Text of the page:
"Dead Again" (SPV Steamhammer; 2007)

Reviewed by R. Scott Bolton

"Dead Again" may be to Type O Negative what "Sgt. Pepper's Lonely Hearts Club Band" was to the Beatles. That may not be the all-embracing shining compliment it sounds like. With "Dead Again," Type O Negative takes some real chances with their sound, experimenting with different tempos, unique songwriting styles, different types of vocals and (gasp!) even some real melody. It's the most variety the band has shown in their many years of existence and it will be the topic of heated discussion on both sides of the fence. 

There are those longtime fans who will find "Dead Again," (the band's first studio CD in four years) too different and too daring. Although there's little doubt as you listen to this CD that you're listening to a Type O Negative record, it's just different enough from the band's previous CDs to make you wonder. Along with the usual pounding heaviness of the typical Type O Negative sound, there are also punk-flavored tracks ("Dead Again"), some near speed metal ditties ("Halloween in Heaven," with its Iron Maiden gallop), and a number of tunes that feature vocals unlike anything we've heard from the band before.

And then there are those fans who are going to relish the band's growth and courage in pursuing a sound that -- while not drastically changed from their typical sound -- is still noticeably different. I listened to "Dead Again" the first time through in amazement and am pleased that the band decided to take some risks and not to play it safely.

Hopefully, it won't be four more years before we hear more from Type O Negative. I'm already anxious to see where they'll go next!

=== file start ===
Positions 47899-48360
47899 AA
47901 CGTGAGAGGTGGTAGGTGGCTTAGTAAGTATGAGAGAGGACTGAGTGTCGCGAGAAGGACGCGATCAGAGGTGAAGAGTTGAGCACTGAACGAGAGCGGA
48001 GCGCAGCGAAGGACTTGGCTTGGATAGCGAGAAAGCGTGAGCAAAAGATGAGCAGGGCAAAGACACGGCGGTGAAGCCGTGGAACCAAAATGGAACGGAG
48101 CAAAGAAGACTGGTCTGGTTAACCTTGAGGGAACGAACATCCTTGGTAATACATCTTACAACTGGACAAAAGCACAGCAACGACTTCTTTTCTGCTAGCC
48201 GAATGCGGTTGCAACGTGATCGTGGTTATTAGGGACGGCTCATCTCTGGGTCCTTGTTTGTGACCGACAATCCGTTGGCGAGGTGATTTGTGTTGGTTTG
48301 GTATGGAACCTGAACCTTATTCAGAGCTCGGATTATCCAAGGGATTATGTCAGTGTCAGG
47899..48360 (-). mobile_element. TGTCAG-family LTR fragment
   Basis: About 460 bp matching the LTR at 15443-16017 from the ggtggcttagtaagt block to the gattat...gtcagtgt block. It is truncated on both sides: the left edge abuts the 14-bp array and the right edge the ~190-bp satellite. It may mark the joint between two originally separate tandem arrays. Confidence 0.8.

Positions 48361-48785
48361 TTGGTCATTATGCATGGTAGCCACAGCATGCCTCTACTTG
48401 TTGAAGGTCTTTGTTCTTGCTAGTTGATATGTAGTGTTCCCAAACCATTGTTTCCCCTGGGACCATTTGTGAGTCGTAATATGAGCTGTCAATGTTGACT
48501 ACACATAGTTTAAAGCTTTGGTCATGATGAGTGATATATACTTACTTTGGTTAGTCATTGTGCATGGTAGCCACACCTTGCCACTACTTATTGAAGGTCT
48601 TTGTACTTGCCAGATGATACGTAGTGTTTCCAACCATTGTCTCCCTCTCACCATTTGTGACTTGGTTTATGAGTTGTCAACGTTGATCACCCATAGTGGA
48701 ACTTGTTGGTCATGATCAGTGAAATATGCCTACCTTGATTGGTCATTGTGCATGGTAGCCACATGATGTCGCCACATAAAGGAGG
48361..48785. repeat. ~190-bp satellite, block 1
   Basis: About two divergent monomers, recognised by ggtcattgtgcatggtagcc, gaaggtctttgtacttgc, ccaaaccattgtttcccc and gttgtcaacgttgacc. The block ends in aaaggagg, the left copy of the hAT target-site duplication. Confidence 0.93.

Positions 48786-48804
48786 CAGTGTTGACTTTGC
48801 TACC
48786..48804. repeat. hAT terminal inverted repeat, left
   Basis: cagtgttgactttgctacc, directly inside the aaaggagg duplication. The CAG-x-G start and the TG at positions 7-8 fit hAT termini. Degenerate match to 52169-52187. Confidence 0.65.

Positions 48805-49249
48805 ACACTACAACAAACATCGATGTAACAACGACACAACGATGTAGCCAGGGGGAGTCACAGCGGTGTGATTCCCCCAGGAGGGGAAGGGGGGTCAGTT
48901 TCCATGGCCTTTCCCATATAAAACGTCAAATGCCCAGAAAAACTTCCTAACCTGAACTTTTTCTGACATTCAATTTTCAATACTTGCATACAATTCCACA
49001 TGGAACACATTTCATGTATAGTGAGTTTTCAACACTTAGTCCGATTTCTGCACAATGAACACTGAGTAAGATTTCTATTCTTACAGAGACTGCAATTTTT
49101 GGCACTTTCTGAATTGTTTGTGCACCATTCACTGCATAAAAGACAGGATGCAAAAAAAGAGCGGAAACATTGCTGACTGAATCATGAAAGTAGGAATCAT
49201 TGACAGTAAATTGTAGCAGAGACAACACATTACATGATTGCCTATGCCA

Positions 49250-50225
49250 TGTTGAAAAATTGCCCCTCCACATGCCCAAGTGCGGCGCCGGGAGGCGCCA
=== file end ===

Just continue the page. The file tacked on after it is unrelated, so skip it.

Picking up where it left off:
Type O Negative: Johnny Kelly - drums, vocals; Josh Silver - keyboards, vocals; Kenny Hickey - guitars, vocals; Peter Steele -  vocals, bass.

For more information, check out http://www.typeonegative.net

"Life Is Killing Me" (Roadrunner; 2003)

Reviewed by R. Scott Bolton

Type O Negative returns with another, perhaps even more solid, dose of the "velvety heaviness" they do so uniquely.

"Life Is Killing Me" starts out with the fast-paced, almost punk rock-ish, "I Don't Wanna Be Me" (okay, it's actually the second track, after some bizarre sound effects thingy) and goes from there, delivering track after track of epic, haunting, heaviness. Take track #4, "Anesthesia," with its icy cold piano notes striking through the fuzzy guitars and Pete Steele's doomsaying tone of voice. Track #6, "Todd's Ship Gods (Above All Things)" starts with the cold sounds of a bayside morning, complete with foghorn.

The production, as always seems to be the case with Type O, is simply stunning, razor sharp, clear and balanced throughout, with each song successfully designed to deliver its maximum impact.

One of the highlights of any Type O Negative CD is a cover of another band's song. The cover on "Life Is Killing Me" might be a little more difficult to find as it's not a Beatles tune, etc. Instead, it's a cover of "Angry Inch" from John Cameron Mitchell's film "Hedwig and the Angry Inch." Maybe not as satisfying as some of the Type O's earlier covers, but a unique choice, nonetheless.

There aren't many bands whose sound you can identify immediately upon hearing just the first few notes. Pink Floyd comes to mind, most of Metallica. Type O Negative is definitely one of those bands. Their sound is easily that unique - and continuously effective.